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Strength Training For Runners

This Trainer Says Running Without Strength Training Can Actually Make You Gain Weight

When you're a runner who's addicted to the endorphin high of cardio, it's hard to branch out and set aside time to do other things that will improve your fitness —which is why a lot of runners don't spend that much time on strength training (come on, you know it's true). It may not sound like a big deal, but Michael Olzinski, MS, Purplepatch endurance coach, Equinox run coach, and ultramarathoner, told POPSUGAR that it can have a huge impact on your fitness level — and your weight loss goals (if that's what you're going for).

Why Do Runners Need Strength Training?

The first and most important reason runners need to hit the weight room is to prevent injury, stay mobile, and keep your body balanced. "It is pretty clear that running produces the highest amount of injuries relative to the amount of people who actually participate in it," Mike confirmed. "Running is an extremely stressful activity for your body, and you need the physical capacity to successfully stay in it and be able to train for months and years on a healthy body."

"Secondly, strength training is one of your most efficient ways to make progress in your runs and your physical body," Mike continued. "Strength training will have a great effect on your body composition and the synchronization of your muscles."

By working on squats, lunges, and push-ups, you're conditioning your body to complete all kinds of movement better — including and especially running. It takes a tremendous amount of strength to pick up your legs and run at a fast pace, so strengthening those muscles will only "help improve your power and speed in your runs."

What Happens When Runners Don't Strength Train?

Like Mike said, you can really set yourself up for injury if you don't do any weightlifting while running regularly. But there's more. "Strangely enough, lots of people who start running actually GAIN body fat because they require a bit more caloric intake, but they quit doing the work that keeps their muscles active and metabolic," he explained. "So even from a vanity perspective, strength training is critical to keep your physical form."

Yes, you read that right. You could actually gain weight if you are only running and never strength training. You need to develop the lean muscle mass in your body in order to help you burn more calories throughout the day, which will help you shed more fat in the long run. And keep in mind that running a lot makes you hungry. But when you strength train, you can afford to eat more calories each day since your body needs the extra sustenance. You won't have to worry so much about those post-run snacks adding up.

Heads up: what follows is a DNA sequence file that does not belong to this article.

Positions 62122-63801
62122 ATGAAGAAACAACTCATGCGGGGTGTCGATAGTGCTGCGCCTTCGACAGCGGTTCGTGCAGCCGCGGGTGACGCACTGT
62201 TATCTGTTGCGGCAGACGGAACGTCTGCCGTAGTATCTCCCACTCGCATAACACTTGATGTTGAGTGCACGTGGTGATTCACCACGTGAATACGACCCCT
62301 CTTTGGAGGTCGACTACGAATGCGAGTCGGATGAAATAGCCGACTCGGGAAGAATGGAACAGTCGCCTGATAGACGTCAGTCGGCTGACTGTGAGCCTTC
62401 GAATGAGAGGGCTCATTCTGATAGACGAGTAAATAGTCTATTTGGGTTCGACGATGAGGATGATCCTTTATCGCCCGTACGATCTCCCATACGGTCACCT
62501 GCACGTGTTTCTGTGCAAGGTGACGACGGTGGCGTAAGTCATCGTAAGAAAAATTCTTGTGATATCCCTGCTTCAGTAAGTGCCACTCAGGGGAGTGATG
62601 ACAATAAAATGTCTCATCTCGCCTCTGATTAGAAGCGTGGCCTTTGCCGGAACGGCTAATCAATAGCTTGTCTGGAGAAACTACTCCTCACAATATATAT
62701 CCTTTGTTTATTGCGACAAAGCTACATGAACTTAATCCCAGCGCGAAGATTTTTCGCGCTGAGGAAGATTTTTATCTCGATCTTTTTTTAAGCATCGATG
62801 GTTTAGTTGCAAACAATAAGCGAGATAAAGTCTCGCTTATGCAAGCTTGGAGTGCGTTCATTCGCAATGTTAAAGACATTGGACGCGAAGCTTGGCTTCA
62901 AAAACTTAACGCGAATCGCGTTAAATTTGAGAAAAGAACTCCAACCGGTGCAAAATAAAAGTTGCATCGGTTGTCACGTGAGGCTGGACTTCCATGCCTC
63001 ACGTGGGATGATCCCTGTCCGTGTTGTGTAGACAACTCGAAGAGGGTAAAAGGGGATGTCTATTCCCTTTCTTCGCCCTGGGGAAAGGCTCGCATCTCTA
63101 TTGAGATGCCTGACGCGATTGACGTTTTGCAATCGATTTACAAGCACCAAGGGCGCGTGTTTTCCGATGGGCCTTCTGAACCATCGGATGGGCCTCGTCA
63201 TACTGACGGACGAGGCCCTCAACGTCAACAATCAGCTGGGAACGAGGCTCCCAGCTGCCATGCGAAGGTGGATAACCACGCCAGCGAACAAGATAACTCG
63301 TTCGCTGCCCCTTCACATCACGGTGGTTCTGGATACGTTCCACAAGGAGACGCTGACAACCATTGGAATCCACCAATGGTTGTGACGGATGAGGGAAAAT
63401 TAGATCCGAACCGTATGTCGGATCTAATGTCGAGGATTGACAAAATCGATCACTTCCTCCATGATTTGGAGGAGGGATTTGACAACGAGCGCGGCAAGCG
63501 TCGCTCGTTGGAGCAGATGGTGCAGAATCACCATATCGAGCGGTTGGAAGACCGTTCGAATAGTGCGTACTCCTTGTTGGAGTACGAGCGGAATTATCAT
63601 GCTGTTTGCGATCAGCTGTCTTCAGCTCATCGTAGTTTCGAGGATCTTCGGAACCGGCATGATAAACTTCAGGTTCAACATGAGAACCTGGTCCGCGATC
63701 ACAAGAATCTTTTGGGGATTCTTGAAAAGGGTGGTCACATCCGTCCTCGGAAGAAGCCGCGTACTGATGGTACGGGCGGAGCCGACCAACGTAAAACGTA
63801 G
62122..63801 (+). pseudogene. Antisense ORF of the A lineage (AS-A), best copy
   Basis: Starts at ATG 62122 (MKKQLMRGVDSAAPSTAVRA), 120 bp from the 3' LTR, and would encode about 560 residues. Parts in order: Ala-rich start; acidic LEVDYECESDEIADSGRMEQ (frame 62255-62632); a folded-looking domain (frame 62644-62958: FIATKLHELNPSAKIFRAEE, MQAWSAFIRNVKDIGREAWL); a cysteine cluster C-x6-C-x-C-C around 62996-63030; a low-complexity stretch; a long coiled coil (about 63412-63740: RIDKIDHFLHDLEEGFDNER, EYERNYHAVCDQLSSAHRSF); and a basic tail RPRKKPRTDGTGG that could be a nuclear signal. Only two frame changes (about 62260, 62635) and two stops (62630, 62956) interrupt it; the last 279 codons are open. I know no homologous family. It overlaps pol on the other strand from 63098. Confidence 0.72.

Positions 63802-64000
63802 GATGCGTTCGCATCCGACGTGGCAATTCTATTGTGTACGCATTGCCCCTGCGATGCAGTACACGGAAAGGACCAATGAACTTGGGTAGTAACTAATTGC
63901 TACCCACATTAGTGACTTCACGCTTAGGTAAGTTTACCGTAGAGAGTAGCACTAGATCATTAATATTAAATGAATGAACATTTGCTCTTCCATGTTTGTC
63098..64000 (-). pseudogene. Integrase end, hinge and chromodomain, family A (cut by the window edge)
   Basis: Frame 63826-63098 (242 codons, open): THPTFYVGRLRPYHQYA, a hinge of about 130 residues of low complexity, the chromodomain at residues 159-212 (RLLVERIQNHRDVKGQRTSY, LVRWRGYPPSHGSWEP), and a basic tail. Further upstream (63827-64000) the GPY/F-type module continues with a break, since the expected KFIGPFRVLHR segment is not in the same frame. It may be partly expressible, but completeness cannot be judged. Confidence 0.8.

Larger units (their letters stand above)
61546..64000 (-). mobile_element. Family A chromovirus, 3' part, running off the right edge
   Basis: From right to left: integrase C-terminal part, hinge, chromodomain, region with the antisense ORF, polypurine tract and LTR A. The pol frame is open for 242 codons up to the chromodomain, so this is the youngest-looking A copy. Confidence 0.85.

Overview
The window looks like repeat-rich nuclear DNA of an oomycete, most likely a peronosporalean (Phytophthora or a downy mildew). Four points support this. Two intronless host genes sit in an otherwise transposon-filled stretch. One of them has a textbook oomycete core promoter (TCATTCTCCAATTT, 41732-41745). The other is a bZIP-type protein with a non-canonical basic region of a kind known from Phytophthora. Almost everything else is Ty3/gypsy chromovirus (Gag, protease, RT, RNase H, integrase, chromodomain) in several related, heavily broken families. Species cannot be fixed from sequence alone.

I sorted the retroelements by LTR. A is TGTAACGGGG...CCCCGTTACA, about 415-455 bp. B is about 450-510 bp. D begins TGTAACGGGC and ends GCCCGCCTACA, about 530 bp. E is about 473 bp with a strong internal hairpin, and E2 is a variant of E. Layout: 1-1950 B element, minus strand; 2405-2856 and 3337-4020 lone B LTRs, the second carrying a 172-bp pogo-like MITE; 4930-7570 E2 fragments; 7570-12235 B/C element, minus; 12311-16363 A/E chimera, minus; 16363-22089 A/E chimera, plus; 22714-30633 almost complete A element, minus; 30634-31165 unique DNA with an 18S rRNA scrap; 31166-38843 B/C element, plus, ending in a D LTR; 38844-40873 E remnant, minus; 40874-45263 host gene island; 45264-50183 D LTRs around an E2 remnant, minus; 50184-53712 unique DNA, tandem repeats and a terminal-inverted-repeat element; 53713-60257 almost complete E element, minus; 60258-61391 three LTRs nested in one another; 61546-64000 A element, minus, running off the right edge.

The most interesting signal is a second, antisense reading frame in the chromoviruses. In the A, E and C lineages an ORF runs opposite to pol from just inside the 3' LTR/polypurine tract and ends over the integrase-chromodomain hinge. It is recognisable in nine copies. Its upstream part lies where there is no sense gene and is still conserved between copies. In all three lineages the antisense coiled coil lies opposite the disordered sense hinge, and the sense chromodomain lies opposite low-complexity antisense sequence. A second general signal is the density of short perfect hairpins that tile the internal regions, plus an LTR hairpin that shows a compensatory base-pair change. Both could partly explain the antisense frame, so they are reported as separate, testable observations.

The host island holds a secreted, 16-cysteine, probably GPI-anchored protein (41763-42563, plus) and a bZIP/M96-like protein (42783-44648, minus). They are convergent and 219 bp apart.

What Kind of Strength Training Should Runners Do?

The first exercise Mike recommends doing is the good ol' fashioned deadlift. "It is a very pure way to keep proper muscle sequence and good posture," he said. "Plus, good butts equal good runs!" We won't argue with that.

Next up on your program is a plethora of single-leg exercises, because if you really think about it, running is a single-leg exercise in and of itself. Movements like single-leg squats, step-ups, lunges, and split squats will "continually drill the balance components that are needed during a run."

"Also, maintaining good posture and posterior strength is very key, so even keeping in some type of rowing exercises like wide-grip rows or lat pull-down is great," Mike added. "Lastly, lots of core and trunk stability work. My favorites are cable twists, hollow body holds, and some side plank raises."

How Often Should Runners Strength Train?

"I believe the minimum that any runner should strength train is two times a week," Mike instructed. "Then we can get a bit more specific into goal sets, and how many runs someone is doing."

For example, if you're training for your first 10K or some kind of other race, sticking to two strength-training sessions is still a good idea. "However, if someone has some more extraneous or general fitness goals, I would say they could do my magic formula of three and three — three strength sessions and three runs each week," Mike advised. "Then the rest can be completely fun!"

Image Source: Franz Steiner Photography
Product Credit: Model Credit: @rrayme
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